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External Evaluation of the Terrestrial Reference Frame: Report of the Task Force of the IAG Sub-commission 1.2

  • X. Collilieux
  • Z. Altamimi
  • D. F. Argus
  • C. Boucher
  • A. Dermanis
  • B. J. Haines
  • T. A. Herring
  • C. W. Kreemer
  • F. G. Lemoine
  • C. Ma
  • D. S. MacMillan
  • J. Mäkinen
  • L. Métivier
  • J. Ries
  • F. N. Teferle
  • X. Wu
Conference paper
Part of the International Association of Geodesy Symposia book series (IAG SYMPOSIA, volume 139)

Abstract

Ideally, the origin of the Terrestrial Reference Frame (TRF) is defined as the center of mass of the whole Earth system, the time evolution of its orientation is such that no global net rotation of the whole Earth’s surface is possible and the TRF scale is specified through the adoption of some physical constants and time-scale. These parameters need to be accurately determined since their choice has an influence on many Earth’s science applications. The aim of the task force “External evaluation of the Terrestrial Reference Frame” is to review all the applications for which the TRF accuracy is of fundamental importance. As the TRF choice has an influence on the interpretation of the results in these specific applications, we investigate if some evaluation procedures could be established. We classified the methods that allow evaluation of the TRF using ground, geodetic data or models that have not been used in the TRF construction, based on their expected contributions. Some of these methods have been applied to the latest International Terrestrial Reference System realizations and the results are presented here. Although further analysis will be necessary to deliver a more precise error budget, our findings demonstrate that the most recent realizations of the ITRS are more accurate than the previous in terms of origin and scale rate definition. The current level of ITRF2008 accuracy is likely to be at the level of 0.5 mm/year along each origin component and better than 0.3 mm/year in the scale rate according to the most recent studies.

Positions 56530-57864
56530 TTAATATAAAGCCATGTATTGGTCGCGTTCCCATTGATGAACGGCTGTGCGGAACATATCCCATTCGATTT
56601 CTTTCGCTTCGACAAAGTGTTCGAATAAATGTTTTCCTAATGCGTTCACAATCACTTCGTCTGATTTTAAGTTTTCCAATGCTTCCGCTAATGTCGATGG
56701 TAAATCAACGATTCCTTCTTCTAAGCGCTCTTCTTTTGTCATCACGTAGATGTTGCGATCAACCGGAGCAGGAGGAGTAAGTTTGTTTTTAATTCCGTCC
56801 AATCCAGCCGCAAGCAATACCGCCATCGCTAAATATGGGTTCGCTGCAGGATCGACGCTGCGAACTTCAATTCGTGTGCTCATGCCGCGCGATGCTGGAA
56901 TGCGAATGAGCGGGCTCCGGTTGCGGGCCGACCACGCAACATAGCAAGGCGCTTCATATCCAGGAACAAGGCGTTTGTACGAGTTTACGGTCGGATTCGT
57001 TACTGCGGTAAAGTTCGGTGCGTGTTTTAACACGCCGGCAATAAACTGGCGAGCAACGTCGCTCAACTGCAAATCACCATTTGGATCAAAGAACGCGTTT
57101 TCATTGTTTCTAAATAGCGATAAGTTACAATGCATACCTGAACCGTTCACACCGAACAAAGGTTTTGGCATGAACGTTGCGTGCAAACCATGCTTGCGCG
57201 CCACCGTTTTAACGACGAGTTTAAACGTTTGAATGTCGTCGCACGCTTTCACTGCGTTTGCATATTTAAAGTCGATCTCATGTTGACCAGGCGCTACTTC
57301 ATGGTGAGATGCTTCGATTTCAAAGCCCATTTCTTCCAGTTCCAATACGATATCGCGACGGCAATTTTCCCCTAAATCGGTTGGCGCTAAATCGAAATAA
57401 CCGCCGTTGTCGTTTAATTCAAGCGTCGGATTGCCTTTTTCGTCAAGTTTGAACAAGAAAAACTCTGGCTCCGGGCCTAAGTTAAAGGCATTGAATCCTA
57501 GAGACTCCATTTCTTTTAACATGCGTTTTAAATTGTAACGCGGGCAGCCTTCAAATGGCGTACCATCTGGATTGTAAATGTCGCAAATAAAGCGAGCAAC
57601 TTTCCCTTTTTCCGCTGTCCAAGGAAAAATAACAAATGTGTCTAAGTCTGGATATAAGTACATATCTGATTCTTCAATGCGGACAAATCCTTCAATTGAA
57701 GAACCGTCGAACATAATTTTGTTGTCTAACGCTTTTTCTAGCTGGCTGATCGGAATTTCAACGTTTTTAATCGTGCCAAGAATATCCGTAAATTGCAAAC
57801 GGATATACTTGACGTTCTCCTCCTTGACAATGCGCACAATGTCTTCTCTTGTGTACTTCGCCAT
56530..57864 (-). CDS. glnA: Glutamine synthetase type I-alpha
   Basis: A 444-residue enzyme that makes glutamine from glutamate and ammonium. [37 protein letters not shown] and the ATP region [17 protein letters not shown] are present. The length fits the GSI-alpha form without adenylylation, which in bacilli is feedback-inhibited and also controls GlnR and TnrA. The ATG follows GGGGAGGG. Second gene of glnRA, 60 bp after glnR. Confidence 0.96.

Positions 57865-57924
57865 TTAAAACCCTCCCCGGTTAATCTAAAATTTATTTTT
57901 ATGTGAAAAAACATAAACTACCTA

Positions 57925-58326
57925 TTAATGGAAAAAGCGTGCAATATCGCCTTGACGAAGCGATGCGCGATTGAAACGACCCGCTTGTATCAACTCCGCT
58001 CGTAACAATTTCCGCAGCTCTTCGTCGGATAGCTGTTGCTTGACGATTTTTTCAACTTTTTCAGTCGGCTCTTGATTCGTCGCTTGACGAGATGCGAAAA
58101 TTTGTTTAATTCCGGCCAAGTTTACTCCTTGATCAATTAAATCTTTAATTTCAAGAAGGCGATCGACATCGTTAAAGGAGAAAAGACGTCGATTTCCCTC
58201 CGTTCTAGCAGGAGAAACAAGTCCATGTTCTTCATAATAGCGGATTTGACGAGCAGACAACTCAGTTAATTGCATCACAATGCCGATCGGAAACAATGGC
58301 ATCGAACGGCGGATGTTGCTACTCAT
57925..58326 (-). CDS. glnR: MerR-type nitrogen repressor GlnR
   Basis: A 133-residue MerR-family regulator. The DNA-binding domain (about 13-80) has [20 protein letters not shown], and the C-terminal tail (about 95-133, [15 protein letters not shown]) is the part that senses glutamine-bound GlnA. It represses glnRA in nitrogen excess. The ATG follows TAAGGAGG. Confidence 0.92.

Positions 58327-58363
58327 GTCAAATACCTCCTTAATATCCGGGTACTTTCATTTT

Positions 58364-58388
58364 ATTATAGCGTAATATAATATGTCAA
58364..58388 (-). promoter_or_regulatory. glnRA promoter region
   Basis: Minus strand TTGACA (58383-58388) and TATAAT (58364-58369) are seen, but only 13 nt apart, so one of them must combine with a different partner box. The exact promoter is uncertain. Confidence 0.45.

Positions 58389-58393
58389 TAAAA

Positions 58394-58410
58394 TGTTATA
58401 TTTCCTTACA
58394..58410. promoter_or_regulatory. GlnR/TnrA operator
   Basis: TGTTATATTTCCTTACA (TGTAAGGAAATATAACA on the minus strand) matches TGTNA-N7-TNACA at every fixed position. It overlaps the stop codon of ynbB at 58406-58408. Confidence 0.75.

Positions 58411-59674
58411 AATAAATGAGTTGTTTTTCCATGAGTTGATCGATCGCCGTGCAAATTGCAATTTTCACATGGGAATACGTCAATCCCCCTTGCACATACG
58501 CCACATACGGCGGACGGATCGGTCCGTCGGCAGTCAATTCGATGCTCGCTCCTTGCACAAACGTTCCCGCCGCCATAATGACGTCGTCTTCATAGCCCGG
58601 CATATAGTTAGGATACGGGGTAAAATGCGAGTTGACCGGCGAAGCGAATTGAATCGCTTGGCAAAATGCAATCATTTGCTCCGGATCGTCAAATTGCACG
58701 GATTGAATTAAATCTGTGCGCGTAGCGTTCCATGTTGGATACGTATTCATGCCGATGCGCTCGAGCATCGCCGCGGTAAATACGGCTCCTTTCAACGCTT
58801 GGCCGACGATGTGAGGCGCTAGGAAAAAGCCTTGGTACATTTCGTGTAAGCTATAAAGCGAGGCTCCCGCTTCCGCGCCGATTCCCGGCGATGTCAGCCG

Keywords

Satellite Laser Range Glacial Isostatic Adjustment Terrestrial Reference Frame Interferometric Synthetic Aperture Radar Absolute Gravity 
These keywords were added by machine and not by the authors. This process is experimental and the keywords may be updated as the learning algorithm improves.

Notes

Acknowledgments

This work was partly funded by the Centre National d’Etudes Spatiales (CNES) through a TOSCA grant. The contribution by J.Mäkinen was supported by the Academy of Finland (grant 117094) and benefited from the co-operation in the COST Action ES0701 “Improved Constraints on Models of Glacial Isostatic Adjustment”

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Copyright information

© Springer-Verlag Berlin Heidelberg 2014

Authors and Affiliations

  • X. Collilieux
    • 1
    • 2
    • 3
  • Z. Altamimi
    • 1
    • 2
    • 3
  • D. F. Argus
    • 4
  • C. Boucher
    • 5
  • A. Dermanis
    • 6
  • B. J. Haines
    • 4
  • T. A. Herring
    • 7
  • C. W. Kreemer
    • 8
  • F. G. Lemoine
    • 9
  • C. Ma
    • 9
  • D. S. MacMillan
    • 9
  • J. Mäkinen
    • 10
  • L. Métivier
    • 1
    • 2
    • 3
  • J. Ries
    • 11
  • F. N. Teferle
    • 12
  • X. Wu
    • 4
  1. 1.IGN, LAREGUniv Paris Diderot, Sorbonne Paris Cité, Université Paris-DiderotParis Cedex 13France
  2. 2.Groupe de Recherche de Géodésie Spatiale (GRGS)ToulouseFrance
  3. 3.Institut de Physique du Globe de ParisParisFrance
  4. 4.Jet Propulsion Laboratory (JPL)California Institute of TechnologyPasadenaUSA
  5. 5.Observatoire de Paris, SyrteParisFrance
  6. 6.Aristotle University of ThessalonikiThessalonikiGreece
  7. 7.Massachusetts Institute of TechnologyCambridgeUSA
  8. 8.Nevada Bureau of Mines and Geology and Seismological LaboratoryUniversity of NevadaRenoUSA
  9. 9.Planetary Geodynamics LaboratoryNASA Goddard Space Flight Center, Code 698GreenbeltUSA
  10. 10.Finnish Geodetic InstituteMasalaFinland
  11. 11.Center for Space ResearchUniversity of TexasAustinUSA
  12. 12.University of LuxembourgLuxembourgLuxembourg

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